Yet, East Khasi Hills, the wettest district in the state, saw an increasing rainfall trend, even though it has not been significant. The district has flat-topped hills and several rivers, and has seen significant decrease in the number of rainy days.
Meanwhile, four districts on the east and the west borders saw a significant decrease in rainfall over the period. These districts also recorded a drop in the number of rainy days.
The unpredictability of the region can be guaged from the fact that the rainfall in July, the wettest month in the state, had a variability of 40 per cent.
The state is a land of rolling hills, rivers and valleys. There are 21 major hill ranges of different heights that run through the length and breadth of the state. They are mostly aligned in the south direction in parallel series and are separated by narrow deep rivers and valleys. The hills are extremely rugged and steep. There are some small patches of flat lands.
While the overall rainfall in the 30 years has remained constant, with a minor increase in a month-on-month analysis, the region has seen a substantial drop in the number of rainy days.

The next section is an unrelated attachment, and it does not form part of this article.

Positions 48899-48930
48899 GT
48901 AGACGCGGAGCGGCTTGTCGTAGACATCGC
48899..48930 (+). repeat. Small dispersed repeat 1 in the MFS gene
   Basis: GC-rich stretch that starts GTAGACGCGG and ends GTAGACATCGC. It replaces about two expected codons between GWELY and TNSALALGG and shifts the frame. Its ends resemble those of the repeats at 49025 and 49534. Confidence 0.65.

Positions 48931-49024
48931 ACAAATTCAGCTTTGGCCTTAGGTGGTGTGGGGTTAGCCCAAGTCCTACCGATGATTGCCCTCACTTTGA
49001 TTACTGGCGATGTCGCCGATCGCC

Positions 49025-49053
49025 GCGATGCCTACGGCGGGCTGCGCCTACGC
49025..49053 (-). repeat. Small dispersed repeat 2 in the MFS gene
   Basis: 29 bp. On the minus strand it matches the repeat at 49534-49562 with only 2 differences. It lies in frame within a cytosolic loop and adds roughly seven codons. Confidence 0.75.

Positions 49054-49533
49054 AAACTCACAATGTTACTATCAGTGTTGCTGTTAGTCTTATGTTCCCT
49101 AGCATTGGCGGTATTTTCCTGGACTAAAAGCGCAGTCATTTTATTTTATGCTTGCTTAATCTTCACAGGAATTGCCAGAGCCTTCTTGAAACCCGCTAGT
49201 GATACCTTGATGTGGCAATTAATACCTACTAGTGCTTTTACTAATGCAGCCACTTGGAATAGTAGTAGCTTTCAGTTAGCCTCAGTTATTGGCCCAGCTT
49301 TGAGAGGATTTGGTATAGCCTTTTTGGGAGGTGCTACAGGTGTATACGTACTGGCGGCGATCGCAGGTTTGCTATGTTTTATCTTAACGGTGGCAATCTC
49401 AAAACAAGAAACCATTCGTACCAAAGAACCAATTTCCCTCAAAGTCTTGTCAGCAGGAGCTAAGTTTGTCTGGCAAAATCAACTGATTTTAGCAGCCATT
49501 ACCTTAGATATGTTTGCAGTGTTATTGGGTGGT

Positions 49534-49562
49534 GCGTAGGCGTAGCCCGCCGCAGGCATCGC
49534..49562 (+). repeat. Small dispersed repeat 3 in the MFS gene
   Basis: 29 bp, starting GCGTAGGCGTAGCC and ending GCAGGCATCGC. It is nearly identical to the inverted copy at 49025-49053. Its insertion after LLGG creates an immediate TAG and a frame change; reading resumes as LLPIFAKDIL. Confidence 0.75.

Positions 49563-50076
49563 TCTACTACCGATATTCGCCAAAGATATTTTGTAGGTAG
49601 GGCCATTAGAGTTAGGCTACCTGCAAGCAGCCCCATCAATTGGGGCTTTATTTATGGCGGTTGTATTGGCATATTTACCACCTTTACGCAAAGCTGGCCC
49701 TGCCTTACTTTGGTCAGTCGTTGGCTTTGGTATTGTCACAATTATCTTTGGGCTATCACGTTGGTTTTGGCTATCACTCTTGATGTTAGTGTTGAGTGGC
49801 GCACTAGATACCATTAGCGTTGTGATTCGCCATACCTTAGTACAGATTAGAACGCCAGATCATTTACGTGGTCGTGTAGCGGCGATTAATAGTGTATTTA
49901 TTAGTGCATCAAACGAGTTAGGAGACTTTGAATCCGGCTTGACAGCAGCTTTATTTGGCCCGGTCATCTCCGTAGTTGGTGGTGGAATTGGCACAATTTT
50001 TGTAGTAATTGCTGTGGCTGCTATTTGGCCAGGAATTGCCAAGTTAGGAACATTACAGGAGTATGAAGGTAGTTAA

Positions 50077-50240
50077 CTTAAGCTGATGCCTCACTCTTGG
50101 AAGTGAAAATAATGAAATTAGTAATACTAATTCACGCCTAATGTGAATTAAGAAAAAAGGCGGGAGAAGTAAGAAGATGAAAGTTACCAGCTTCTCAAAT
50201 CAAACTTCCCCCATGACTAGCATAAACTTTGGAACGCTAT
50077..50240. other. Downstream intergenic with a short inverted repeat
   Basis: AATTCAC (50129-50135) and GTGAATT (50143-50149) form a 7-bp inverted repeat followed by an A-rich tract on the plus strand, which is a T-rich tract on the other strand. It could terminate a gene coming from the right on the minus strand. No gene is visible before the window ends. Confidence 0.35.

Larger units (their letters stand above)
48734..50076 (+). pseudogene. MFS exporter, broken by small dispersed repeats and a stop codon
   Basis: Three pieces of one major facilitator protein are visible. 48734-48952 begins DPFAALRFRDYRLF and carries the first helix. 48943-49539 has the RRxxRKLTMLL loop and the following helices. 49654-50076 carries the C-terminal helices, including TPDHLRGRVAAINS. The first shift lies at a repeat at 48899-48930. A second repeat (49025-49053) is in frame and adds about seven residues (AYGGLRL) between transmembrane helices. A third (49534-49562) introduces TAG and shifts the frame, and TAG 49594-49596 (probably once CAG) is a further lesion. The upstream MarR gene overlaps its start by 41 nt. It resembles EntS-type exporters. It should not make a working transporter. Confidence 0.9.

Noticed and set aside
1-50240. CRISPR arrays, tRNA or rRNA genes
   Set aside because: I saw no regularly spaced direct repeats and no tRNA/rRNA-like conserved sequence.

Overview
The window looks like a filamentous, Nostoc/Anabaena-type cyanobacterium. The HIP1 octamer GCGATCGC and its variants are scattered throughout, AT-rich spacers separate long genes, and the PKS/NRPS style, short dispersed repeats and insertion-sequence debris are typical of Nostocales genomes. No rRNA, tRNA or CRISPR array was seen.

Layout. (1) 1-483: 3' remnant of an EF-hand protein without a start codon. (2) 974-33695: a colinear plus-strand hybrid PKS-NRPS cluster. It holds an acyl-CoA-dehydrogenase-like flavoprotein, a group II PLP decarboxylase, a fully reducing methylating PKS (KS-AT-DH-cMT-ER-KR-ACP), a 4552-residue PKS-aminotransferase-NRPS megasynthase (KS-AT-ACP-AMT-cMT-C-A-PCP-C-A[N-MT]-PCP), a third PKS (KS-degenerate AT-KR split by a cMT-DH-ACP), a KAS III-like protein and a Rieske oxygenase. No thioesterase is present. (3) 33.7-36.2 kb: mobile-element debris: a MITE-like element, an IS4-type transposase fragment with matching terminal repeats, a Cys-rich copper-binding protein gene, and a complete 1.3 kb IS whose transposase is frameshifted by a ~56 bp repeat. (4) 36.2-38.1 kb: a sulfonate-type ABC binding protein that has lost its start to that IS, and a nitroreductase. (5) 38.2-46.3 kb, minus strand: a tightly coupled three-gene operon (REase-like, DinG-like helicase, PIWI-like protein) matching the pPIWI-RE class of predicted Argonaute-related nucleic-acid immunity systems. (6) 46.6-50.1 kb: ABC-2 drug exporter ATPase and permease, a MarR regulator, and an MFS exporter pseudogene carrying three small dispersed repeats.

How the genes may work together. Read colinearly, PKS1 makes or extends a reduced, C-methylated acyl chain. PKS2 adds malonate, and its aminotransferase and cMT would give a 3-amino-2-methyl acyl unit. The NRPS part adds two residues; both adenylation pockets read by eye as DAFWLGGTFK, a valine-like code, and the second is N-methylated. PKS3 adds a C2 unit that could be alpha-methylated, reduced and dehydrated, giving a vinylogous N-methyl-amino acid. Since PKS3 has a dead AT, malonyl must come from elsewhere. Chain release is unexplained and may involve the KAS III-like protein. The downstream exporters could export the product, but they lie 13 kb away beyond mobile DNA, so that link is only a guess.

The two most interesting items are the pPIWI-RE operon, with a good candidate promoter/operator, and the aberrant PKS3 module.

This has been accompanied with a substantial increase in heavy rainfall days. The region receives 67 per cent of its annual rainfall during the monsoon months.
Tripura is a landlocked state with small hills and low-lying land with numerous deep rivers and valleys. The hills of the state run from north to south and parallel to one another till they disappear in the plains of Bangladesh.
The hills are mostly of low elevation and are covered by thick forests.
The state has seen a decreasing trend over the 30 years, though it is not significant. The unique challenge, though, is that all districts now receive less overall rains during the monsoon season, which accounts for 60 per cent of its annual rains.
South Tripura, which is the wettest district, with an average annual monsoon rainfall of 1,549 mm, has seen a substantial drop in the number of rainy days and heavy rain events.
All this points to a major climate crisis brewing in the North East India. Watch this space as we follow the story.